May 022011
 

Owen Courrèges

They’re the scourge of New Orleans’ streets.  They strike with little warning and virtually no oversight, costing the citizens of New Orleans tens of millions of dollars each year.  As the years have passed they have continued to expand their reach into new neighborhoods – virgin territory for these merciless mechanical marvels.

I am speaking, of course, of speed cameras.

Thankfully, in this legislative session there are two bills from local legislators, Senate Bill 75 and House Bill 347, seeking to ban speed cameras statewide.  In our charged political climate, it is heartening that this effort is a bipartisan one.  The House bill is sponsored by Rep. Jeffery Arnold (D – New Orleans), while the Senate bill is sponsored by Sen. Daniel Martiny (R – Metairie).

Of course, this had been tried before.  Cedric Richmond, former State Representative (and current U.S. Representative), made a noted attempt to ban red light cameras in 2009.  At the time, Richmond accurately noted that the cameras are “just a revenue generator.”

However, this doesn’t mollify supporters of the so-called “safety” cameras. Any discussion of automated traffic enforcement always begins with this statement:  If you don’t violate traffic laws then you have nothing to worry about. This is the go-to statement of traffic camera proponents.  They present the cameras as a win-win scenario where the city garners additional revenue by extracting money from an unsympathetic group – traffic scofflaws.

There are multiple problems with this stance.  First of all, under New Orleans’ existing automated traffic enforcement statute, the owner of a vehicle is solidarily liable with the driver for any camera fine.  What this means is that if you generously loan your car to your broke, unemployed friend who is late for a job interview, you’ll be on the hook for his ticket when he blares past a speed camera on his way to meet with the Assistant Manager of Taco Hut.

Of course, you could still be stuck with a bill even in the absence of speed cameras.  If your friend double-parked next to Taco Hut, you’d still probably be stuck paying a parking ticket.  However, with a parking ticket, catching a non-blameworthy party is an unfortunate necessity.  With moving violations, the identity of the offender is no mystery.  You can actually catch the person in the act.  Heck, even with a traffic camera you can take a photo of the windshield and get a decent image of the driver, which many jurisdictions with speed cameras do.  The sad reality is that the City was just too cheap to pay for that.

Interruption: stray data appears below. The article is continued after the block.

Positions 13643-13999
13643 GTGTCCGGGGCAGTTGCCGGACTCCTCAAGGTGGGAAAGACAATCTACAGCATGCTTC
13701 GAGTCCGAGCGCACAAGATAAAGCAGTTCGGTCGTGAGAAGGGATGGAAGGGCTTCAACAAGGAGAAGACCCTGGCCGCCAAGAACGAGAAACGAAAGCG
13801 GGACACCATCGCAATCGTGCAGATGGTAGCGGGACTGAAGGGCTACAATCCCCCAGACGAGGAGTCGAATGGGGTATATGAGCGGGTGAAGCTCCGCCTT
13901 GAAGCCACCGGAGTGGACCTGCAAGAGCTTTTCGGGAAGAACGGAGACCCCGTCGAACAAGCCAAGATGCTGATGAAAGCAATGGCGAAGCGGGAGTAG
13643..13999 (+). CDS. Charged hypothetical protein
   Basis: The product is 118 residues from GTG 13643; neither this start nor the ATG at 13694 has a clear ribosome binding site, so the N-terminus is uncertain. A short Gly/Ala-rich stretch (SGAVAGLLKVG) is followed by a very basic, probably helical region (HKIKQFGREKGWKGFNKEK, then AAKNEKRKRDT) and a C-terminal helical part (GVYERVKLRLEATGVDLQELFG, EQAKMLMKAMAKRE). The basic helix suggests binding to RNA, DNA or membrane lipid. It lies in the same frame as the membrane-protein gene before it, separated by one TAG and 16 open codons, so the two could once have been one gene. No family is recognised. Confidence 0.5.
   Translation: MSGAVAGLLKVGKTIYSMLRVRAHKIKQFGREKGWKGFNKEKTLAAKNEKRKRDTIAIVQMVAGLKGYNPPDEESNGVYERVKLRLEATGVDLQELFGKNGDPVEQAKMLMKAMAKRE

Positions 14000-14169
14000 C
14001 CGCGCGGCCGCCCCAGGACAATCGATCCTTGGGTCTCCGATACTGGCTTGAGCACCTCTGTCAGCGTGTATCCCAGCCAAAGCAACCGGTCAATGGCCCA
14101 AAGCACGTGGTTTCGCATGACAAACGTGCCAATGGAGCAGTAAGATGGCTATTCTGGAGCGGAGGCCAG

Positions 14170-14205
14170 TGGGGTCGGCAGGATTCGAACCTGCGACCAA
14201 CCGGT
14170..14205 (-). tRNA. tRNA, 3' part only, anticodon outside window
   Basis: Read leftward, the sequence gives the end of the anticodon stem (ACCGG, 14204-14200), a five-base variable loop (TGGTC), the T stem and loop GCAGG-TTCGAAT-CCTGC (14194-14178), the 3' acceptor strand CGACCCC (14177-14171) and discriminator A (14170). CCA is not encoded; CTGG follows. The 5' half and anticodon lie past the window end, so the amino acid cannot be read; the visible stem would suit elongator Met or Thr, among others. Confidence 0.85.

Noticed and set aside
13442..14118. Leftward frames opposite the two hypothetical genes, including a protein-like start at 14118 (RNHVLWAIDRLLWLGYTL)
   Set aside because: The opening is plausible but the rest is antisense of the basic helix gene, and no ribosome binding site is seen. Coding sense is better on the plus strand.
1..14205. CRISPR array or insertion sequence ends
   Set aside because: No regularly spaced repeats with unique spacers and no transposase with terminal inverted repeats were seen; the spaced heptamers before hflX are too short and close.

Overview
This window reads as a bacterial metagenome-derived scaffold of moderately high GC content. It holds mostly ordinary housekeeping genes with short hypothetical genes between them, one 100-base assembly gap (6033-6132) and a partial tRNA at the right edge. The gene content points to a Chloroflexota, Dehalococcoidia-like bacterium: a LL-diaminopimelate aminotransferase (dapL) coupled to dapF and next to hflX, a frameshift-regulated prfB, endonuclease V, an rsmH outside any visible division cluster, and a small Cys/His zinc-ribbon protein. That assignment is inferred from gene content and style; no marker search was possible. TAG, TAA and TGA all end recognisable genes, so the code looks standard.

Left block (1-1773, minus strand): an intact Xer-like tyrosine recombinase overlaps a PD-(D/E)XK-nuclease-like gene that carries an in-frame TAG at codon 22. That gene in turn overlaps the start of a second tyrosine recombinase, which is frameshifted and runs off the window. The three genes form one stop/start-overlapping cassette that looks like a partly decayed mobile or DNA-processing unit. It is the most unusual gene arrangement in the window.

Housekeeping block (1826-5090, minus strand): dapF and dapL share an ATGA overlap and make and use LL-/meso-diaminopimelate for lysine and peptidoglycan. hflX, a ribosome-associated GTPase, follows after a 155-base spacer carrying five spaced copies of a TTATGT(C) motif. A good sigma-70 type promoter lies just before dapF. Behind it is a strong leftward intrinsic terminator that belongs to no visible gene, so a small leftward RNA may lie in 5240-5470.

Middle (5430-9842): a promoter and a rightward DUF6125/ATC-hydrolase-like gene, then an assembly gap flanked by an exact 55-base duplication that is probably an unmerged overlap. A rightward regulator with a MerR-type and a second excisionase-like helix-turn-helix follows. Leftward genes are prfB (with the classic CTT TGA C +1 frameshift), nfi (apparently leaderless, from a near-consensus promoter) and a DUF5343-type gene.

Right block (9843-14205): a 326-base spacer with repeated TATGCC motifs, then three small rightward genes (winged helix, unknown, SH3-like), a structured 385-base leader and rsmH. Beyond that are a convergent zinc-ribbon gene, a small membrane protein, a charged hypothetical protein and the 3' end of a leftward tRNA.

Secondly, as I noted in an earlier column, the procedure for challenging speed camera tickets is through the Administrative Hearing Center (AHC).  The AHC is, to put it mildly, a kangaroo court.  Accordingly, there is no realistic means of challenging speed camera tickets even when you’re innocent.

Recently, I ventured to the AHC to defend a speed camera ticket issued from a particularly notorious speed camera on Henry Clay Avenue (where the speed limit is inexplicably 25 mph rather than the customary 35 mph).  Right off the bat, I asked the Hearing Officer to introduce some admissible evidence regarding the accuracy and calibration of the speed camera.  This is pretty standard evidence. However, the Hearing Officer refused to admit, well, anything.  He noted that a computerized test had been run, but openly admitted that he didn’t know what, if anything, the test actually tested.

Dumbstruck, I noted that there was no evidence to sustain the violation and thus he should reject the ticket.   The Hearing Officer then told me that I would have to institute a civil appeal.

When I pressed further, noting that he was legally required to require the City to submit evidence to prove responsibility, the Hearing Officer said – and I am not joking – that he could literally eyeball the speed of a vehicle based on a video clip taken by the camera.  The Louisiana Supreme Court has held that even trained traffic cops don’t have that ability (unless, presumably, they have super-powers).

Thirdly, Rep. Richmond was right – speed cameras are just a revenue generator.  Although proponents of speed cameras insist otherwise, the cameras aren’t about safety.  Speeding isn’t exactly a good idea, but it’s seldom the cause of accidents.  A U.S. Department of Transportation study reviewing causes of traffic collisions between 2005 and 2007 revealed that speeding was the cause of less than 3% of accidents.  Accordingly, on a linear spectrum of “the government needs to enforce this law vigorously” to “who the hell cares,” speeding doesn’t exactly rank very high.

The bottom line is that speed cameras may generate loads of revenue, but they don’t improve safety much.

The same is true of red light cameras.  While red light cameras reduce dangerous “t-bone” collisions, they also tend to increase rear-end collisions because people who are being tailgated tend to slam on their brakes anyway upon seeing a yellow light to avoid feeling the rote, unfeeling wrath of the camera.  It’s a not a good trade-off, but hey – people make it.  In some intersections, it has even been shown that the addition of a red light camera actually increased the number of accidents.  Overall, studies are very mixed.